LONDON (Reuters) – Britain will hold its first full parliamentary debate on Sept. 7 on legislation which will sever the country’s ties with the European Union, the leader of the lower House of Commons, Andrea Leadsom, said on Thursday.
The repeal bill is central to the government’s plan to exit the EU in 2019, disentangling Britain from more than 40 years of EU lawmaking and repealing the 1972 treaty that first made Britain a member.
The legislation was published earlier this month but members of parliament were not given an opportunity to debate it.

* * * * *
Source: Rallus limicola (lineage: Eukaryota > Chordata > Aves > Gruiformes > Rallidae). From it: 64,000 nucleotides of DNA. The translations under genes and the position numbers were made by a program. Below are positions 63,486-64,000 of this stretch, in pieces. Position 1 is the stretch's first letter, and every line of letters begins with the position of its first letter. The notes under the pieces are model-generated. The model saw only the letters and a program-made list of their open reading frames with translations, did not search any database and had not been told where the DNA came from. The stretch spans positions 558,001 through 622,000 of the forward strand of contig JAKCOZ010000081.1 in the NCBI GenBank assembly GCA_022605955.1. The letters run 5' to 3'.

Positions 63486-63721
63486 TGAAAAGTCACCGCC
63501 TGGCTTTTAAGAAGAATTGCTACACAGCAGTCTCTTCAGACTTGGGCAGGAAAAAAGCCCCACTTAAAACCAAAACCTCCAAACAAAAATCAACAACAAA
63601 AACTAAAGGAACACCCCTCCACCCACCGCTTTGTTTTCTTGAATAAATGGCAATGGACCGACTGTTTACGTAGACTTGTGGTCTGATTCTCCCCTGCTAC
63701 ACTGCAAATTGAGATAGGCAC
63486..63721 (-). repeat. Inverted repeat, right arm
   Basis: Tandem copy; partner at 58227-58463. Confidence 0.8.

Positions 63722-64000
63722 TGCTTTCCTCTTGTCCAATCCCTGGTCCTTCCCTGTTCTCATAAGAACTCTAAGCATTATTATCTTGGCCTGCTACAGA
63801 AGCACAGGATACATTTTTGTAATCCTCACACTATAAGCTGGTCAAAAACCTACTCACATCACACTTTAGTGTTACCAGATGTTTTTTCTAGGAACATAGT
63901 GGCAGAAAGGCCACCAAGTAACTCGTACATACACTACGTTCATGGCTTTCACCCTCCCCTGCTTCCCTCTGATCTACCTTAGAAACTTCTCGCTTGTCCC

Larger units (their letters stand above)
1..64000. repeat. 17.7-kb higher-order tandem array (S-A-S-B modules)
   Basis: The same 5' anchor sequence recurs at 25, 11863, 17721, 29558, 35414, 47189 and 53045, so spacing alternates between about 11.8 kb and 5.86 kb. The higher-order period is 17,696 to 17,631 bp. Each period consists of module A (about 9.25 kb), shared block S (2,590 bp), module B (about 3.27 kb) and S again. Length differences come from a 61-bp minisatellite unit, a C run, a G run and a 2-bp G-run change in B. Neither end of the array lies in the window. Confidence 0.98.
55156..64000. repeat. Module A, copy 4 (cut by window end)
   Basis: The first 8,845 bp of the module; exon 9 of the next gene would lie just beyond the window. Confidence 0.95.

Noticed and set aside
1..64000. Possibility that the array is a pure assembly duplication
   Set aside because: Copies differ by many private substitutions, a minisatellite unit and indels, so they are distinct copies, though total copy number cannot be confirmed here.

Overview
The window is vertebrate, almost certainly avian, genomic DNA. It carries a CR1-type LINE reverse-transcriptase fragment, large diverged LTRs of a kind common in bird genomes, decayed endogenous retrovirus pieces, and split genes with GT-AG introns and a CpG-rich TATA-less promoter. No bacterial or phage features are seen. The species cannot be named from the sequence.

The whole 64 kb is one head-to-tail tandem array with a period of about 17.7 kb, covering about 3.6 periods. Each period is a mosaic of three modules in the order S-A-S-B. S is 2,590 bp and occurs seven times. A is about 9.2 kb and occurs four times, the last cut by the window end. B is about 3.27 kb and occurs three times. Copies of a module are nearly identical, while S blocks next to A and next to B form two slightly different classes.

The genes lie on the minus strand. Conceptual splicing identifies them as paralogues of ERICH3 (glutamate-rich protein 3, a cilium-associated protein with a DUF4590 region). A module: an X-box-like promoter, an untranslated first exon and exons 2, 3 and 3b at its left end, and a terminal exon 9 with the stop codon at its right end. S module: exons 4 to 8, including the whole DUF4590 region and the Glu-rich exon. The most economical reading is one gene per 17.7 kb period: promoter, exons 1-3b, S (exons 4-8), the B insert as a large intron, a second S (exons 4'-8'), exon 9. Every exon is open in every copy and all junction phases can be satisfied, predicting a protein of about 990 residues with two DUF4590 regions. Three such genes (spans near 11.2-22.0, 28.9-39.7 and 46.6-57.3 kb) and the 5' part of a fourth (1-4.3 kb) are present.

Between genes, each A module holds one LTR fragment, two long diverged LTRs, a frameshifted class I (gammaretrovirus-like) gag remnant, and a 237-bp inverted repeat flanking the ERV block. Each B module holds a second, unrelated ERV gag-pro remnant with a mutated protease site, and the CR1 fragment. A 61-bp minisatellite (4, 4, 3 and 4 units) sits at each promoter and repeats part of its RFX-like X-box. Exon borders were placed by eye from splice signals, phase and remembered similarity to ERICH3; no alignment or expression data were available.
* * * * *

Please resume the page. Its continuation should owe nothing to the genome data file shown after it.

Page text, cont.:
Leadsom said the legislation would be given its “second reading” in parliament on Sept. 7 and Sept. 11. At the end of this two-day debate, parliamentarians will vote on whether to allow the bill to proceed to the next stage.
At the second reading lawmakers are asked to agree to the principle of the legislation. Their first opportunity to put forward amendments to the bill, either proposing changes or adding new clauses, comes at a later stage.
The legislation’s passage through parliament could make or break Theresa May’s future as prime minister after she lost her outright parliamentary majority at last month’s election, reopening the debate on the nature of Brexit.
Reporting by Kylie MacLellan; Editing by William James